Reasons for Having a Medical Power of Attorney
Unlike the durable power of attorney that covers primarily financial or contractual powers, the medical power of attorney or medical directive, sometimes called an advance health care directive or living will, is concerned solely with decisions about your health and medical care.
You have probably read about the many cases in which family members argue over the presumed wishes of an injured or severely ill patient. You don't want to put your family in that predicament or force them to go to court for decisions about your medical care.
What happens if you and your partner are not married? If you and your partner wish to give each other the right to make medical decisions, you need to prepare a medical directive in accordance with the law of your state authorizing your partner to make decisions for you in the event of an accident or illness. Families of unmarried couples sometimes frown on the relationship and may object to your estate planning to benefit your partner or to your appointment of your partner as medical agent. Be sure your wishes are clearly spelled out in a legal document. Even then, there are no guarantees that blood relatives won't try to block your wishes.
Having a durable power of attorney in place does not cover your health care decisions in the event of your incapacity. You need a medical directive and must appoint a medical agent who can speak on your behalf if you are not physically or mentally able.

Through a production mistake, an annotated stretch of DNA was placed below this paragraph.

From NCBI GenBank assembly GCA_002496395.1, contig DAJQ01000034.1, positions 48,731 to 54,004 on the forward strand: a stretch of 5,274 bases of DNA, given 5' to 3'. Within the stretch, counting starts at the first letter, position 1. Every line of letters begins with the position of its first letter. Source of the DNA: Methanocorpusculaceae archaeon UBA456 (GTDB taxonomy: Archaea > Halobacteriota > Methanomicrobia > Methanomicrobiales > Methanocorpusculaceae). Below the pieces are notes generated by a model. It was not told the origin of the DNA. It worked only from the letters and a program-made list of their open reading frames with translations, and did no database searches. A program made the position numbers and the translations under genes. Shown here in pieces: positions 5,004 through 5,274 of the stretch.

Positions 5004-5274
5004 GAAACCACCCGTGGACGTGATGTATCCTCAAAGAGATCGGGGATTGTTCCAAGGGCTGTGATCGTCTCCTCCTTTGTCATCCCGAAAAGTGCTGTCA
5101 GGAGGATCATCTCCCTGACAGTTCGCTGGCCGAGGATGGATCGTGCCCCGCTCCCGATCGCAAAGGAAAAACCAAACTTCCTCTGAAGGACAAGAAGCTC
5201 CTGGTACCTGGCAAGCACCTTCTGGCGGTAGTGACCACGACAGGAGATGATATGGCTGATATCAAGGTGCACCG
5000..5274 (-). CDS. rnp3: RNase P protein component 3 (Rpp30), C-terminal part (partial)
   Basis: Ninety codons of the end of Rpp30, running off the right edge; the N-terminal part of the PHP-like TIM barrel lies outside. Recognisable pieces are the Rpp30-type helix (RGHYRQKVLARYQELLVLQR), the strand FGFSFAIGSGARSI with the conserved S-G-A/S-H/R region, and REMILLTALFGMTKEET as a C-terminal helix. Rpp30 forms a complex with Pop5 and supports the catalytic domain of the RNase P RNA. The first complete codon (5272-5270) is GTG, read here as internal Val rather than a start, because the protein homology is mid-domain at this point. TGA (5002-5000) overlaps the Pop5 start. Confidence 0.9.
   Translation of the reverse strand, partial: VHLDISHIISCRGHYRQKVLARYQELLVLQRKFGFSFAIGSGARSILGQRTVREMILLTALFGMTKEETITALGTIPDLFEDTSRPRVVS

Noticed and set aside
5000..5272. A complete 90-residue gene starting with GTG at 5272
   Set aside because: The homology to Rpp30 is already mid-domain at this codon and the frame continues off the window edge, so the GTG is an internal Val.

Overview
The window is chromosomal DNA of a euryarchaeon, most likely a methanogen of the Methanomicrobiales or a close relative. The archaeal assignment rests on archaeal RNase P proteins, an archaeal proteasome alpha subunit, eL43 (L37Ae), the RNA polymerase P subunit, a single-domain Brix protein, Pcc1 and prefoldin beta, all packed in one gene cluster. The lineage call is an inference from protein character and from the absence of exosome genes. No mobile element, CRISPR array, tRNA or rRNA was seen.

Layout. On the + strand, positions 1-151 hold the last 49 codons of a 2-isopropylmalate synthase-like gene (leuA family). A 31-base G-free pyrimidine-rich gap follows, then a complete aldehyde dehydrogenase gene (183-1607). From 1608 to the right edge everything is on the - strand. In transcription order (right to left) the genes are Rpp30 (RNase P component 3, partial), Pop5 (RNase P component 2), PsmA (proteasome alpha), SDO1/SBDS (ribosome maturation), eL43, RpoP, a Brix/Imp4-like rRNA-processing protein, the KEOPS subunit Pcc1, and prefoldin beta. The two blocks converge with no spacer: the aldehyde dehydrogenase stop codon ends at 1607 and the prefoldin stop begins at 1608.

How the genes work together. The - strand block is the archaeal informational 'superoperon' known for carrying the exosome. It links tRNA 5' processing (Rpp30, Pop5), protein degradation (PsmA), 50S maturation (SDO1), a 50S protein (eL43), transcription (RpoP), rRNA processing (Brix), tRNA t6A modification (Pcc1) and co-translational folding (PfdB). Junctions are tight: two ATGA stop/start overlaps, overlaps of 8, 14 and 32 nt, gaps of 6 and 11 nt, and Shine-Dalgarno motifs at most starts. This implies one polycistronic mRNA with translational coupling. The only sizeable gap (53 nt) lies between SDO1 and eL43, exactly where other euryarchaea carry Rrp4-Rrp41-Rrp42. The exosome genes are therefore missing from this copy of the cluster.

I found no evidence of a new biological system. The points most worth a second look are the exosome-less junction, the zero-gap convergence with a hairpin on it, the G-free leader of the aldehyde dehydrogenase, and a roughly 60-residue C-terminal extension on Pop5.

You should never keep your original medical directive or living will in your safe-deposit box. If these documents are not available because either the bank or credit union is not open or your family is having difficulty gaining access to your safe-deposit box, the wrong decisions might be made about your medical care.
Be sure to give your medical agent a copy of your medical directives, the HIPAA form, and any information that will guide her in making decisions about your health care. Also be sure that your medical directive meets the laws of your state. You should also keep extra copies to take to hospitals, doctors, or other individuals who need to know your wishes.
Some lawyers include a durable power of attorney, a health care directive (or living will), and the HIPAA form as part of an estate planning package that meets your state's requirements. Ask your lawyer whether he can do that for you.
A sample health care directive is included in Appendix E. It includes your directions for your own health care, appointment of your agent to speak for you, and an optional section on organ donations if you wish to be an organ donor. Ask your lawyer about the HIPAA form if he doesn't mention it or include it in your package.